World of Tomorrow Episode Three Review: An Aesthetically Inventive and Narratively Complex Evolution

World of Tomorrow Episode Three Review: An Aesthetically Inventive and Narratively Complex Evolution
Throughout the whole of Don Herzfeldt’s World of Tomorrow trilogy, one thing is always constant; even in a future of amazing technology, it will be the ineffable interior of the human soul that will hold the most value. Clones, robots, and time travel may allow for new norms in terms of human accomplishment and lifespan, but they will never fill the void of those things we value as children, devoid of concepts of expense and mortality. It is this tenet that guides Hertzfeldt’s narrative and soul throughout the first two installments, and it finds new and more absurd heights in his third, The Absent Destinations of David Prime.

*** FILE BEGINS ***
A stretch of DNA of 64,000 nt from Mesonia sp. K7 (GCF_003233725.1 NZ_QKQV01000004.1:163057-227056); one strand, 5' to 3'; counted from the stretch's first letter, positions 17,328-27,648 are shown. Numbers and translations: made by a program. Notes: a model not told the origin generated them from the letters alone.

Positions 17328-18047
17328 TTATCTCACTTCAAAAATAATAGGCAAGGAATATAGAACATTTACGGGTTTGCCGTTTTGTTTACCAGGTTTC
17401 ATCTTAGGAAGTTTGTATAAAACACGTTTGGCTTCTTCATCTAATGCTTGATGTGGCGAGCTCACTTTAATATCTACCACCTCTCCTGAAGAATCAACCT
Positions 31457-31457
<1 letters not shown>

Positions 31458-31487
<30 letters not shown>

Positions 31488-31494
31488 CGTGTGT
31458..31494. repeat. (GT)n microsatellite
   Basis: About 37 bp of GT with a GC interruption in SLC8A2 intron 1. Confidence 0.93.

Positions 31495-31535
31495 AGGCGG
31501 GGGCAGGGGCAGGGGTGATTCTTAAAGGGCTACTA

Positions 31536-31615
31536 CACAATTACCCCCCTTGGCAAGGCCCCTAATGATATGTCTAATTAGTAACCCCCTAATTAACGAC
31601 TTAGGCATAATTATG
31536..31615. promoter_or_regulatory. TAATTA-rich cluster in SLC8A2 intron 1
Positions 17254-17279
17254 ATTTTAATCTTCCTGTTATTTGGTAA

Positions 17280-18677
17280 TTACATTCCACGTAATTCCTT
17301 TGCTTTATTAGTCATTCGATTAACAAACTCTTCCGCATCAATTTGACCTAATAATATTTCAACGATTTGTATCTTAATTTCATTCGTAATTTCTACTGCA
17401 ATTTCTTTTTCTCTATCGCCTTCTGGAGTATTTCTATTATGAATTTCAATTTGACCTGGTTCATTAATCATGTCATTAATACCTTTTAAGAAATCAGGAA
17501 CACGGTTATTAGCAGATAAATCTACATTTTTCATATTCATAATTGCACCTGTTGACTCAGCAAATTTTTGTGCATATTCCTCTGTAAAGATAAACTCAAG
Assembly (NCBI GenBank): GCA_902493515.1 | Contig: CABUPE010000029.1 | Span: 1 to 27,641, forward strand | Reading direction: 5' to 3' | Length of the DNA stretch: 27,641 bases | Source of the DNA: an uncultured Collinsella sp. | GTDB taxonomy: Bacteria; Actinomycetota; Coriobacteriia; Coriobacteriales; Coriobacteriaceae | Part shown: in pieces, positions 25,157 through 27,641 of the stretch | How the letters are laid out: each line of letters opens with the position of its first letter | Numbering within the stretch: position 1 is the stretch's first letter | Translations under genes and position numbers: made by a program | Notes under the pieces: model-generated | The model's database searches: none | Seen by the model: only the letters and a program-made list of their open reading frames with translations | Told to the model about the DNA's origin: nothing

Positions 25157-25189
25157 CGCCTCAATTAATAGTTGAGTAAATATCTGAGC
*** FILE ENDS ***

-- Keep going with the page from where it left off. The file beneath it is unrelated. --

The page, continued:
With such a guiding principle, it is no wonder that over the last five years, Hertzfeldt has crafted what might be the crowning achievement of modern science fiction. Each chapter of his trilogy—which one can only hope will someday
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